Last year, ZEISS began working with SENAI and Petroleo Brasileiro develop parameters of 3D printed oil and gas parts, before engaging in research with Oak Ridge National Laboratory to advance the characterization of 3D printed parts with AI. More recently, the company also partnered with Siemens Energy to launch a unique Makerverse 3D printing workshop, for the production of spare parts or prototypes.

With regard to the Meditiec subsidiary of ZEISS, the activity is more oriented towards meeting clinical needs. The company’s product portfolio covers everything from dentistry to neurosurgery and radiation oncology, but it has established a particularly strong ophthalmology offering. This includes several devices designed to facilitate microsurgery, such as cameras and medical loupes.

Following its investment in Precise Bio, Carl Zeiss Meditec will not only contribute to the development of its partner’s bio-printed grafts, but will also expand this clinical portfolio. While financial terms of the deal were not disclosed, it is understood to grant the ZEISS subsidiary exclusive rights to commercialize two products under development.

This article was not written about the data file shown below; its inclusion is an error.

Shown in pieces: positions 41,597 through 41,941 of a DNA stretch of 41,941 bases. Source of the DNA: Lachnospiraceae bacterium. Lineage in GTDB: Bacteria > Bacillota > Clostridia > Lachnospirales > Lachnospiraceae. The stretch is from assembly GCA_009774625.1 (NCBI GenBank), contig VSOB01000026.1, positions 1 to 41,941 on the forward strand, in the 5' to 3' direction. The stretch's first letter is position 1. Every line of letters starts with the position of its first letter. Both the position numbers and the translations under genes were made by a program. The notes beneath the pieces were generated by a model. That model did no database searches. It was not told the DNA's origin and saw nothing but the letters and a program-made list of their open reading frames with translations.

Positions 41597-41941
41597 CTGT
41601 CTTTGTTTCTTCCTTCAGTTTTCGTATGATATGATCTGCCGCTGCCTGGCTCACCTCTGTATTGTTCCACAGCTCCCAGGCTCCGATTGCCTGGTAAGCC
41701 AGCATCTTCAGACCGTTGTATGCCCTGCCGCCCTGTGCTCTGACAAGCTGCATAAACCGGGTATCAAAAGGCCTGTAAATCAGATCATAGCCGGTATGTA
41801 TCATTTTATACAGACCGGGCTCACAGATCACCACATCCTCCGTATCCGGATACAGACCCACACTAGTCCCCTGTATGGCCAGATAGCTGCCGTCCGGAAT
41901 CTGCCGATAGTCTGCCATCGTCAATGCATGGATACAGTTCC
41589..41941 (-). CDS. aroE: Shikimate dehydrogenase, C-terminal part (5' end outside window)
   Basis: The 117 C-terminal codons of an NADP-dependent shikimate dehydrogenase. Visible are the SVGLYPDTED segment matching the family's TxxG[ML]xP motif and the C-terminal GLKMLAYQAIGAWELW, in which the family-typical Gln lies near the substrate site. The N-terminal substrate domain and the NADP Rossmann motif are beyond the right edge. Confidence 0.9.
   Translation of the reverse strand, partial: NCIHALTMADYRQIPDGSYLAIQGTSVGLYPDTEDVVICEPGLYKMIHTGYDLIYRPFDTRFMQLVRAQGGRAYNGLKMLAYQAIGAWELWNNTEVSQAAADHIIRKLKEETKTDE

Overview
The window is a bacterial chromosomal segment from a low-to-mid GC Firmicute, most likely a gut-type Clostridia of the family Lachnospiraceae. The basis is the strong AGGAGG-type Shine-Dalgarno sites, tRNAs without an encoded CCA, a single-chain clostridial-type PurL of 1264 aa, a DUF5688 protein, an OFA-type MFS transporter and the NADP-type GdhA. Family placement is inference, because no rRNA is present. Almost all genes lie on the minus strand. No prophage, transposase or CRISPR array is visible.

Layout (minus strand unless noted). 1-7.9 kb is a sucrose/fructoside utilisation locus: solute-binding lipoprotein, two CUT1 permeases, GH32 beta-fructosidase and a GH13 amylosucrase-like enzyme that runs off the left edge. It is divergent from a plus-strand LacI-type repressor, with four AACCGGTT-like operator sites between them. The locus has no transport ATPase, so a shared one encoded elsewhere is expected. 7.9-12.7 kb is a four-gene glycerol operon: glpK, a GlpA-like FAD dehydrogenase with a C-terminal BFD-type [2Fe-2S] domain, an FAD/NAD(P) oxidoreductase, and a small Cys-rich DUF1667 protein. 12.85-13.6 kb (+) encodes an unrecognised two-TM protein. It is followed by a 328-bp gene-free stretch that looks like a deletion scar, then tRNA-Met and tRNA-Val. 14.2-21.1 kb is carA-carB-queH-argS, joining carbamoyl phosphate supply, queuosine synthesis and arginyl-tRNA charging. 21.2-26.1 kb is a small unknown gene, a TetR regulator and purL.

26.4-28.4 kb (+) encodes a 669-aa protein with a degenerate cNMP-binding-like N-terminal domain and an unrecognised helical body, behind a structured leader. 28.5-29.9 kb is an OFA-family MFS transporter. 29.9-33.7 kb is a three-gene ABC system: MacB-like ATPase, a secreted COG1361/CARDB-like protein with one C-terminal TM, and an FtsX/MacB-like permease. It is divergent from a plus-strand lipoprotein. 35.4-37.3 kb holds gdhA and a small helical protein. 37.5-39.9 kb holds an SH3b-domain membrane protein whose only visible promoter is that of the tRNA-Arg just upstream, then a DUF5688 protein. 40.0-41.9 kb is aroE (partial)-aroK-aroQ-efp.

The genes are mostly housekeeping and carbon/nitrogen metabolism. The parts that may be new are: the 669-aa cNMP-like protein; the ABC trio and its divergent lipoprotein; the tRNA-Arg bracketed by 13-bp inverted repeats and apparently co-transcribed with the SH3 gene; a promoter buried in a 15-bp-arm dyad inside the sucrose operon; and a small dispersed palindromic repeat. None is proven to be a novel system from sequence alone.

“This investment in Precise Bio should complement our leading portfolio of refractive workflow solutions for cataract and cornea,” said Euan S. Thomson, PhD, president of ophthalmic devices and head of digital business unit at Carl Zeiss. Meditec. “The technology has the potential to advance treatment options for corneal diseases, as well as elective procedures, further optimizing patient care.”

Steve Verze received the first 3D printed ocular prosthesis.  Photo via Moorfields Eye Hospital.
Steve Verze, recipient of the first 3D printed ocular prosthesis. Photo via Moorfields Eye Hospital.

3D printing of artificial eyes

In the absence of a clinically approved corneal bioprinting process, scientists have also used traditional 3D printing to produce prostheses, for those whose eyes cannot currently be saved from optical disease. Late last year, a Londoner named Steve Verze was fitted with the world’s first 3D-printed prosthetic eye, a breakthrough hailed as “strong proof” of the technology’s value in the field.

Additive manufacturing has also been used by some researchers to develop new approaches to treating eye disorders. Scientists at FabRX, University College of London and that of Spain University of Santiago de Compostelasucceeded in delivering a drug-loaded 3D-printed tear plug in October 2021, designed to be inserted into the tear duct of an eye to block it and prevent fluid drainage.

Likewise, researchers from University of Basel have 3D printed a socket fracture implant that has a reduced risk of patient rejection. Made using a Prusa i3 3D printer and PEEK filament, the team’s grafts are said to have porous characteristics that allow them to overcome bioinertia and enhance cell repair.

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Featured image shows Precise Bio’s bio-printing platform. Photo via Accurate Bio.